Today’s Deep Space Extra

October 18th, 2021

In Today’s Deep Space Extra… ULA launches NASA’s Lucy mission to the Trojan asteroids. House and Senate this week hold hearings on nuclear propulsion and international collaboration in space.


Human Space Exploration

International Space Station tilted after thrusters on a Russian craft fired unexpectedly
The Verge (10/16): For the second time in three months, the International Space Station (ISS) was jarred by a Russian thruster firing. Early Friday, the Soyuz MS-18 docked to the Nauka Multipurpose Laboratory Module underwent a planned test firing prior to its departure Saturday night for Earth. The MS-18 thruster firing continued longer than planned and led to a loss of ISS attitude control. Russian ground teams regained control within 30 minutes. Nauka launched to the ISS on July 21 and docked eight days later. Shortly after the linkup, thrusters on Nauka fired unexpectedly leading to a temporary but major loss of ISS attitude control.

Russian actress and director return to Earth after a movie shoot in space
CBS News (10/17): Russian actress Yulia Peresild and director Klim Shipenko returned to Earth early Sunday aboard a Soyuz spacecraft with veteran cosmonaut Oleg Novitskiy, following a 12-day filming session aboard the International Space Station (ISS). Their Soyuz MS-18 capsule departed the ISS on Saturday night and descended under parachute into central Kazakhstan for a touchdown at 12:35 a.m. EDT. Additional scenes at the landing site were filmed for “The Challenge”, a drama about a surgeon who launches to the ISS in response to a medical emergency.

Starliner valve investigation continues to focus on moisture interaction with propellant
Coalition Members in the News – Aerojet Rocketdyne, Boeing (10/16): A team including experts from Boeing, Aerojet Rocketdyne, and NASA continue to pursue an explanation for the stuck propellant valves in the service module of the CST-100 Starliner that prevented an early August launch on an uncrewed flight test for a docking with the International Space Station. It appears nitrogen tetroxide propellant may have reacted with moisture to form corrosive nitric oxide, which prevented the valves from opening.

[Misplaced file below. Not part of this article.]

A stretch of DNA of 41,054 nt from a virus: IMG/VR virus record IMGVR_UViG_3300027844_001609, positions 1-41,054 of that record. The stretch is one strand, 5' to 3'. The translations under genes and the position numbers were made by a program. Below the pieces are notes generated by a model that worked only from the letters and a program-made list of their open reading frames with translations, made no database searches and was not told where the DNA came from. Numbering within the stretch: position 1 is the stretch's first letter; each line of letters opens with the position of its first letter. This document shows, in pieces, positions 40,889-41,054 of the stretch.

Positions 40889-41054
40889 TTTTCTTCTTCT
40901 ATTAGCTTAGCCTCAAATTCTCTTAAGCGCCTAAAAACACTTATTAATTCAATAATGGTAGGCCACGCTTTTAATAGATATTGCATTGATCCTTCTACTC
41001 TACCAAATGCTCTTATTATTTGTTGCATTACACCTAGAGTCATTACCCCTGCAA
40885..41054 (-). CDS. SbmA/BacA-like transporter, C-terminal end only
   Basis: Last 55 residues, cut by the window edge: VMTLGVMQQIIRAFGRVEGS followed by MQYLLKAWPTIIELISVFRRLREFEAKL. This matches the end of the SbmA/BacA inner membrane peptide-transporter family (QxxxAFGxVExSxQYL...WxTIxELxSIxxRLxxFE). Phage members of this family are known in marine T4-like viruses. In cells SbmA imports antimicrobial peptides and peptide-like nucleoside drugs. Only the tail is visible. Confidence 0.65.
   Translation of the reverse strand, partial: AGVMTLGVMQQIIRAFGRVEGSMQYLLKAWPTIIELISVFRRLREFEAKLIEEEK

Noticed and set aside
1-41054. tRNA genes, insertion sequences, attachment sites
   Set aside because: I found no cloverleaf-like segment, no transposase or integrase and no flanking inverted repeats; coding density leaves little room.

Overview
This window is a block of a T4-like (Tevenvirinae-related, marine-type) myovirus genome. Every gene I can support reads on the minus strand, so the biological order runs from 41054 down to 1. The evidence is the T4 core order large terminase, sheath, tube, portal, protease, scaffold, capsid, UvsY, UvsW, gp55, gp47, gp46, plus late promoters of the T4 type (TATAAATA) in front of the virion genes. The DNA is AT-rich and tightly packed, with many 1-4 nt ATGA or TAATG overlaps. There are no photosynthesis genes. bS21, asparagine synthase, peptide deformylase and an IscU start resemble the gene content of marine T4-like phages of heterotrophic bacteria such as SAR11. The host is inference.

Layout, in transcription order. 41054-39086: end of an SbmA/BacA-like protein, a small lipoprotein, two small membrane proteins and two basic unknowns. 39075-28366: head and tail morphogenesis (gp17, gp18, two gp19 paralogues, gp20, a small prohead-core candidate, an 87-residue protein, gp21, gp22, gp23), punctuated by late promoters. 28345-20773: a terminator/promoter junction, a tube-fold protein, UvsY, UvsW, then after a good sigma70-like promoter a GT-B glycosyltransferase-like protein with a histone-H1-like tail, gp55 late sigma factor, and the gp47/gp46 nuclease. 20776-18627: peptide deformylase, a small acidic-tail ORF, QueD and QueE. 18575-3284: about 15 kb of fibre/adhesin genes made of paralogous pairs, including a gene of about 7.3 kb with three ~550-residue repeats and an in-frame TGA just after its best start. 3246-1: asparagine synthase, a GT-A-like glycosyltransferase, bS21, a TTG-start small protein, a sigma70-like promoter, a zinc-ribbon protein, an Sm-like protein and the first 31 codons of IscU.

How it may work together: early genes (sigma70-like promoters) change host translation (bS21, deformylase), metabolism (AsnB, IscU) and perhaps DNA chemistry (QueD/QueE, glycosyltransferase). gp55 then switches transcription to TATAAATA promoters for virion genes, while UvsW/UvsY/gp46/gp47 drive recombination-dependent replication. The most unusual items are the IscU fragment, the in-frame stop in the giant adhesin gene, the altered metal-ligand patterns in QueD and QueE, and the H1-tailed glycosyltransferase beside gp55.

NASA expects vaccination mandates to have little impact on Artemis 1 preparations (10/18): As teams at NASA’s Kennedy Space Center (KSC) approach final Artemis I preparations, agency officials say they are confident COVID-19 vaccination mandates will have little impact on work progress. The program is dealing on a case-by-case basis with individuals seeking exemptions, such as for medical or religious reasons. The officials have stated that NASA is working with the centers and the agency to posture themselves to do what they can to accommodate those people and not let it impact the work.


Space Science

NASA asteroid explorer leaves planet Earth on Atlas 5 rocket
Coalition Member in the News – United Launch Alliance (10/16): NASA’s Lucy mission to the Trojan asteroids that share Jupiter’s orbit around the sun launched successfully in the predawn Saturday atop a United Launch Alliance (ULA) Atlas V rocket from Cape Canaveral Space Force Station, Florida. This is the 146th successful launch for ULA, which holds a perfect launch success rate. Lucy was developed to visit some of the solar system’s earliest objects to provide new information about how the planets formed.

NASA investigating issue with Lucy solar array
Coalition Members in the News – Lockheed Martin, Northrop Grumman (10/17): One of two circular electricity generating solar arrays deployed after NASA’s Lucy mission spacecraft launched early Saturday may not have latched fully into place following deployment, NASA stated on Sunday. Engineers are investigating the issue, which so far has not affected generation of power for the spacecraft’s science instruments.



It’s time to rescind the moratorium on regulation of commercial spaceflight (10/15): No matter how easy commercial spaceflight companies try to make it appear in their TV coverage, human space travel offers many threats to a private astronaut’s life, says space historian and author Jonathan H. Ward in an op-ed. While this doesn’t mean that progress should stop, writes Ward, the ventures can be done more prudently. He concludes that “Congress should consider amending or eliminating the moratorium on regulating commercial spaceflight as soon as possible.”


Other News

China testes nuclear-capable, hypersonic space weapon- FT
The Jerusalem Post (10/17): China made advances in space weapon capabilities in August as they secretly tested an advanced nuclear-capable hypersonic missile, The Financial Times reported on Saturday night. The report said the Chinese military launched a rocket carrying a hypersonic glide vehicle that flew through low-orbit space, circling the globe before cruising toward its target, which it missed by about 25 miles.


Major Space Related Activities for the Week

Major space related activities for the week of October 17-23, 2021
Coalition Member in the News – Boeing (10/17): NASA’s Science Mission Directorate (SMD) will host a virtual town hall on Monday at 3 p.m. EDT. Experts from NASA and Boeing will join Tuesday at 2:30 p.m. EDT to provide an update on Starliner’s Orbital Flight Test-2 (OFT-2). The U.S. House Science Committee’s Space Subcommittee will host a virtual hearing on space nuclear propulsion for human deep space exploration on Wednesday at 10 a.m. EDT. The U.S. Senate Commerce Committee’s Space Subcommittee hosts a hearing on Thursday at 10 a.m. EDT on international cooperation and competition in space, also virtual.

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